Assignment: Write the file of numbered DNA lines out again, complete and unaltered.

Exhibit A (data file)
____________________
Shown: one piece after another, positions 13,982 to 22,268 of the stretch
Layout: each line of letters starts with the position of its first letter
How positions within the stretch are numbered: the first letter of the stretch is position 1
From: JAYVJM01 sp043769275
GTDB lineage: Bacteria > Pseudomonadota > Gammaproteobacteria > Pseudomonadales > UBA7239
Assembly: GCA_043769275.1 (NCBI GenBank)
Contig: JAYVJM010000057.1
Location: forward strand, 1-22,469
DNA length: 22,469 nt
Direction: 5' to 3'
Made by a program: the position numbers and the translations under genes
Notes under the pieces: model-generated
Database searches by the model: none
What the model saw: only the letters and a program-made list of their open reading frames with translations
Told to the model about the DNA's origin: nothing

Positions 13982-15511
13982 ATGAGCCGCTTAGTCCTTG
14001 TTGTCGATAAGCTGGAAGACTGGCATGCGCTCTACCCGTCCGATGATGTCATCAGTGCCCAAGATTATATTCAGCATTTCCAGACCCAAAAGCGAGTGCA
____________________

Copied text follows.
Shown: one piece after another, positions 13,982 to 22,268 of the stretch
Layout: each line of letters starts with the position of its first letter
How positions within the stretch are numbered: the first letter of the stretch is position 1
From: JAYVJM01 sp043769275
GTDB lineage: Bacteria > Pseudomonadota > Gammaproteobacteria > Pseudomonadales > UBA7239
Assembly: GCA_043769275.1 (NCBI GenBank)
Contig: JAYVJM010000057.1
Location: forward strand, 1-22,469
DNA length: 22,469 nt
Direction: 5' to 3'
Made by a program: the position numbers and the translations under genes
Notes under the pieces: model-generated
Database searches by the model: none
What the model saw: only the letters and a program-made list of their open reading frames with translations
Told to the model about the DNA's origin: nothing

Positions 13982-15511
13982 ATGAGCCGCTTAGTCCTTG
14001 TTGTCGATAAGCTGGAAGACTGGCATGCGCTCTACCCGTCCGATGATGTCATCAGTGCCCAAGATTATATTCAGCATTTCCAGACCCAAAAGCGAGTGCA